Why Expats Stick With IFA’s That Underperform and Rip Them Off


Albert Einstein once labelled the definition of insanity as "doing the same thing over and over again and expecting different results". But despite this well-known quote, expats still tend to stick to the same familiar ways of doing things, even if they aren't successful.

This applies to finances, too. Despite the plethora of options for expats in the offshore financial services market, they stick with their old financial advisors that simply aren't making them any money and rip them off.

Hereunder we take a look at why expats are reluctant to change their ways when it comes to handling their finances, and what this is costing them.

Why We Stick To What We Know

It is hardly uncommon for people to stick with something that isn't working for them - whether it is an unhealthy relationship, a job that makes us unhappy, or a financial advisor that isn't making us any money. But why do we do it? Well, there are three main psychological factors behind the tendency to "stick with what we know" - here's a quick summary of each one...

Confirmation Bias

The confirmation bias is a cognitive bias that causes people to favour information that confirms their existing beliefs and ignore information that might disprove it. For example, if someone believes that their friend doesn't like them anymore, they are likely to notice and recall only the behaviours that support this, rather than any affectionate behaviours that suggest that they're still very much good friends.

Myside Bias

Once we have developed a belief, it is almost impossible to change, even if the facts upon which that belief was established are proven entirely false. This is known as "myside bias". Similarly to confirmation bias, this cognitive bias causes us to hold strong on our opinions on people, things and ourselves, even if those opinions have absolutely nothing to substantiate them. It occurs when people evaluate, generate and test evidence in a way that is entirely biased towards their existing beliefs, leaning towards information that supports them and away from information that might prove them wrong.

Status Quo Bias

Change can be a scary thing for many people, which is perhaps why many tend to prefer that things simply stay the way they are (or "stick to the status quo"). In psychology, this is known as the "status quo bias", and is a type of cognitive bias through which people generally do anything they can to keep things the way they are. When changes do occur, people tend to perceive them as a loss or detriment, rather than an improvement, even if the change is obviously a positive one. This can make people incredibly resistant to change.

What This Costs You

When all these biases mix together in your mind, even the most financially savvy expat ends up losing money - whether that is by direct losses or by missing out on potential savings. What's more, the effects of cognitive bias worsen and become more difficult to avoid over time. So, for those who have opted for the same financial services for years on end, underperformance can begin to feel like the norm.

Imagine you have worked with the same financial advisor for years and years. You have a great relationship and your advisor knows you and your finances. Because you've built a rapport with him, you heard great things about him from others and he promised you a lot for your money at the beginning of your relationship, you have developed an understanding and an expectation that he is good for you, financially. If that advisor loses you money year on year, claiming that your losses were due to the economic climate, the volatility of the industries you invest in or some other bizarre excuse, all three biases would kick in.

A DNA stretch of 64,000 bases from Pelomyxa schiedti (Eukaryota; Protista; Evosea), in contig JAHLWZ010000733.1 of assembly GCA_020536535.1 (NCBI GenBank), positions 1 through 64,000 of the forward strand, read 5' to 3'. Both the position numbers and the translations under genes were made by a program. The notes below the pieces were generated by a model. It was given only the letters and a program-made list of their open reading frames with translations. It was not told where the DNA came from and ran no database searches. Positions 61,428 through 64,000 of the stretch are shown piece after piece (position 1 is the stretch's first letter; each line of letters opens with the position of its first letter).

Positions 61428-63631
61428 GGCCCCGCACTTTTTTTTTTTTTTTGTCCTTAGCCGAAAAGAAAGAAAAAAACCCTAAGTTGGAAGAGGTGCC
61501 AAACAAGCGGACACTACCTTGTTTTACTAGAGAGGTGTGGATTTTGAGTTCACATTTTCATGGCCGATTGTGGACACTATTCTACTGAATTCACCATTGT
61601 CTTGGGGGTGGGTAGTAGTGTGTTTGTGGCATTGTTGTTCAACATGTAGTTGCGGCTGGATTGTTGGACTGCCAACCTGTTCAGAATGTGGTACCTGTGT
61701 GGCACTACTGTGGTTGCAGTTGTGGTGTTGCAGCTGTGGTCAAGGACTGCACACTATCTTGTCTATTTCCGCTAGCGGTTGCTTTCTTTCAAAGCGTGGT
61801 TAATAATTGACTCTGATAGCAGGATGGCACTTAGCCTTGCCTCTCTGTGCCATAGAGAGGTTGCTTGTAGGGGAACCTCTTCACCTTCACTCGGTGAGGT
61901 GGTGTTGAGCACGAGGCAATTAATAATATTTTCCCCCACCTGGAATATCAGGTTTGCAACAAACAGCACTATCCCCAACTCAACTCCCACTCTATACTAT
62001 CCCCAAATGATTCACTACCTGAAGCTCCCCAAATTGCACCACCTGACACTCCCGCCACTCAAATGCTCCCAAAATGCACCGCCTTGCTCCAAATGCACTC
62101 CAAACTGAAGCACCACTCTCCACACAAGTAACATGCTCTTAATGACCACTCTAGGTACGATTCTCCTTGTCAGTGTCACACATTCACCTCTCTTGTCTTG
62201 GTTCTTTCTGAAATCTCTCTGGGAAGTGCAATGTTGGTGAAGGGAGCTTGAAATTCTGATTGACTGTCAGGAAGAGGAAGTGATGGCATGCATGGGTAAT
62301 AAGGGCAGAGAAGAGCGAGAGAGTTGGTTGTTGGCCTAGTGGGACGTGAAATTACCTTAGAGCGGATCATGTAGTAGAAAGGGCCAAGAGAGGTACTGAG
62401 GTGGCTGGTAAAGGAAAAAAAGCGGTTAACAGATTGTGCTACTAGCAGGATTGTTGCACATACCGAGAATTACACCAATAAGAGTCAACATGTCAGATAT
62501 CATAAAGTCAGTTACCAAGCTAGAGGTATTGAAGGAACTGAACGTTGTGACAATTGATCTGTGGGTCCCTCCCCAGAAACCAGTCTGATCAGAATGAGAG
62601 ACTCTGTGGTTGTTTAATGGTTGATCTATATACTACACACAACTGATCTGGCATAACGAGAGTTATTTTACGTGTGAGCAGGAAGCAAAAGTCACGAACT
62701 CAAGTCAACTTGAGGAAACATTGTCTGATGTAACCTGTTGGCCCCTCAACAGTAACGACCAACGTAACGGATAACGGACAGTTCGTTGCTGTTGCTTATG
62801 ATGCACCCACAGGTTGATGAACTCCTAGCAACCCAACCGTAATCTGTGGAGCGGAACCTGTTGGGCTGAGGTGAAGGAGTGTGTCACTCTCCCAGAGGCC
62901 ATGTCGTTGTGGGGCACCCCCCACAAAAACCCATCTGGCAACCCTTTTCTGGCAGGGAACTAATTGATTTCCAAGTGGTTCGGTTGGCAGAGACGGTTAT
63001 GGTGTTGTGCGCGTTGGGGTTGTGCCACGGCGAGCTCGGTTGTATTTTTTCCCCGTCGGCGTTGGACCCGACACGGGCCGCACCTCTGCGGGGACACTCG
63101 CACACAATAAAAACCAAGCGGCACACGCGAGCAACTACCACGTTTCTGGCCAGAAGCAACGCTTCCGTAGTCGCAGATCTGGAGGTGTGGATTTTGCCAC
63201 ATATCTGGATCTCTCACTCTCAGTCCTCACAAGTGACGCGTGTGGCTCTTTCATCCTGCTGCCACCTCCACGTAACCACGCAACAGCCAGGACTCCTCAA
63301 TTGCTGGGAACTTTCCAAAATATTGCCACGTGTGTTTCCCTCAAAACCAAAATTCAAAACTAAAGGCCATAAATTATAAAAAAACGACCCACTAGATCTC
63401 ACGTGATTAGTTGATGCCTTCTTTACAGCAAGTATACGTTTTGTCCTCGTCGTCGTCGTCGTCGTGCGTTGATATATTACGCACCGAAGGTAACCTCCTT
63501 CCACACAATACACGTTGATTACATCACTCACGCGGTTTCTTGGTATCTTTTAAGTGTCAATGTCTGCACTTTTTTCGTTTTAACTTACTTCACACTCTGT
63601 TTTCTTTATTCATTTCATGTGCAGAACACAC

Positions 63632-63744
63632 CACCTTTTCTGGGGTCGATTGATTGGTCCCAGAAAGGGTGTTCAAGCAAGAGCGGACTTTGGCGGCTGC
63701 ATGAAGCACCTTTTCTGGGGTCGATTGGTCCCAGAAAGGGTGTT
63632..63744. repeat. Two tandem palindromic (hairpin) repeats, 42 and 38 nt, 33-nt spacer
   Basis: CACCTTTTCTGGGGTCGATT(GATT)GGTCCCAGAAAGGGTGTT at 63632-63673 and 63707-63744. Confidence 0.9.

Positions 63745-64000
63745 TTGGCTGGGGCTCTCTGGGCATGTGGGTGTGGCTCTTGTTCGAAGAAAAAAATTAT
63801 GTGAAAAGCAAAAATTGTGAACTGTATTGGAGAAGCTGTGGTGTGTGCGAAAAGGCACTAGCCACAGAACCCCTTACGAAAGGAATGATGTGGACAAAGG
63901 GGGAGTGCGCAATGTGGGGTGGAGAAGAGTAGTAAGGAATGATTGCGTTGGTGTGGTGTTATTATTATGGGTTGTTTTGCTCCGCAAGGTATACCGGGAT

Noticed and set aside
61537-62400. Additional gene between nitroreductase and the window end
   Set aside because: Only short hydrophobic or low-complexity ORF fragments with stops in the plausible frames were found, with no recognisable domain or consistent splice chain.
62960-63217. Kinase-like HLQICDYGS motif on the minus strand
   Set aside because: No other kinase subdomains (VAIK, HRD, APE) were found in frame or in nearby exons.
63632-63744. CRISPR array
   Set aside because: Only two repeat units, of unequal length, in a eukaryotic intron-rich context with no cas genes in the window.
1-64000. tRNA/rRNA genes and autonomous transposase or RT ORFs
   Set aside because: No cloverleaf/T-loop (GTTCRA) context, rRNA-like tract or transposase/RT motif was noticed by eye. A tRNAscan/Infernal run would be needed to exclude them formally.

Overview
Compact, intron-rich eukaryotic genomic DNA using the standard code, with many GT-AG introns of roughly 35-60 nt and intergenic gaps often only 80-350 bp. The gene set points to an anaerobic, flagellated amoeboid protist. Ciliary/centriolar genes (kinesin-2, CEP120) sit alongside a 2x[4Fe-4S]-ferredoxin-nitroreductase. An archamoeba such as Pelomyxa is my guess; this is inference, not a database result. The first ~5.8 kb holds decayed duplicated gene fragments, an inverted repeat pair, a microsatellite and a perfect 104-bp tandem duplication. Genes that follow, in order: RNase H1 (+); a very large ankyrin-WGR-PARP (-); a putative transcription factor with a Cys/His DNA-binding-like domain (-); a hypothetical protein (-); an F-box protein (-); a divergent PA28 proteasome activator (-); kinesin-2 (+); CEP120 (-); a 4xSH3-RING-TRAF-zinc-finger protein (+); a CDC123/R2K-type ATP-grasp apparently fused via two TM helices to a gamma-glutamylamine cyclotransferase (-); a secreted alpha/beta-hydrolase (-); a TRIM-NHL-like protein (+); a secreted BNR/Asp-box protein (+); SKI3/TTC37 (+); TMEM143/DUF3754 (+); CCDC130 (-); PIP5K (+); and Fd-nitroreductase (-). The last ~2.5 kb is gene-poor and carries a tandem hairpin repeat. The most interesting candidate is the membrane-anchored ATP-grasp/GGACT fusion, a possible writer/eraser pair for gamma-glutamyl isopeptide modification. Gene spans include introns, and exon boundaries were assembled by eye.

• Confirmation bias would cause you to seek out only the information that supports your belief that your advisor is good for your wallet.
  • Myside bias would cause you to discredit all information that suggests otherwise.
  • And finally, status quo bias would lead you to think that changing advisors would be a risky and unnecessary move.

All the while, more of your money is being lost and potential earnings are passing you by.

The Solution

In our experience, many expats begin to think of their advisors as friends, rather than someone they pay for a service. This leads to a situation where you feel uncomfortable approaching your financial advisor if you notice he isn't performing well.

At Expat Wealth At Work, we are on a mission to stop the unethical practice of advisors falsely "befriending" their clients. All whilst reducing the unnecessarily high fees charged for financial advice and providing access to state-of-the-art investment solutions. Our investment solutions use advanced technology to continually monitor performance and risk and quickly rebalance to reduce losses. This means we react to market changes in real-time - not on a set day of the week or month, and that what's best for you and your money is always our priority.

As the cost of living continues to rise, it has never been more important to avoid unnecessary spending and cut out losses. If you're currently managing your investments with a financial advisor, our solution is your ticket to doing exactly that.

When it comes to growing your wealth, taking the time to consider your options could prove to be incredibly valuable. Ask your advisor what he has done to your portfolio since the cost-of-living crisis began... if the answer is "we're sticking it out", it might be time to get out.

Would you like to hear more about how working with Expat Wealth At Work could improve your financial situation? Get in touch and we will tell you all about it: hello@expatwealthatwork.com